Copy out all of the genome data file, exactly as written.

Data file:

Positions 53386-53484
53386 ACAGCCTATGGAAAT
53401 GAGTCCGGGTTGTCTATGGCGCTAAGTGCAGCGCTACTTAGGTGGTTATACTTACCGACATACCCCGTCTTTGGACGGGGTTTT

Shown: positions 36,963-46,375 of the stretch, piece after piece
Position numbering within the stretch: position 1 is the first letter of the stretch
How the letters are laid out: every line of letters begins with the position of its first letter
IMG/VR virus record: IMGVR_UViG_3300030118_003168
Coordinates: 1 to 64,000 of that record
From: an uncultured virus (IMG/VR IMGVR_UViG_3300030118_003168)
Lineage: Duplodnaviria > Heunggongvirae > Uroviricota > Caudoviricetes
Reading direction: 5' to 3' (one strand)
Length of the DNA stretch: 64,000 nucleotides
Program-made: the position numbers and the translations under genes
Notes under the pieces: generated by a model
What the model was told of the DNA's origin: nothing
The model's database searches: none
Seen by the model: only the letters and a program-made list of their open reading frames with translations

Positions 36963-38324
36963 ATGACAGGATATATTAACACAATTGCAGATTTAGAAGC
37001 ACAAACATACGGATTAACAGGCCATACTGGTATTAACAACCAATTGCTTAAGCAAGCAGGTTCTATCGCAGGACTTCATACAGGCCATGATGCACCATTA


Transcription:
Positions 53386-53484
53386 ACAGCCTATGGAAAT
53401 GAGTCCGGGTTGTCTATGGCGCTAAGTGCAGCGCTACTTAGGTGGTTATACTTACCGACATACCCCGTCTTTGGACGGGGTTTT

Shown: positions 36,963-46,375 of the stretch, piece after piece
Position numbering within the stretch: position 1 is the first letter of the stretch
How the letters are laid out: every line of letters begins with the position of its first letter
IMG/VR virus record: IMGVR_UViG_3300030118_003168
Coordinates: 1 to 64,000 of that record
From: an uncultured virus (IMG/VR IMGVR_UViG_3300030118_003168)
Lineage: Duplodnaviria > Heunggongvirae > Uroviricota > Caudoviricetes
Reading direction: 5' to 3' (one strand)
Length of the DNA stretch: 64,000 nucleotides
Program-made: the position numbers and the translations under genes
Notes under the pieces: generated by a model
What the model was told of the DNA's origin: nothing
The model's database searches: none
Seen by the model: only the letters and a program-made list of their open reading frames with translations

Positions 36963-38324
36963 ATGACAGGATATATTAACACAATTGCAGATTTAGAAGC
37001 ACAAACATACGGATTAACAGGCCATACTGGTATTAACAACCAATTGCTTAAGCAAGCAGGTTCTATCGCAGGACTTCATACAGGCCATGATGCACCATTA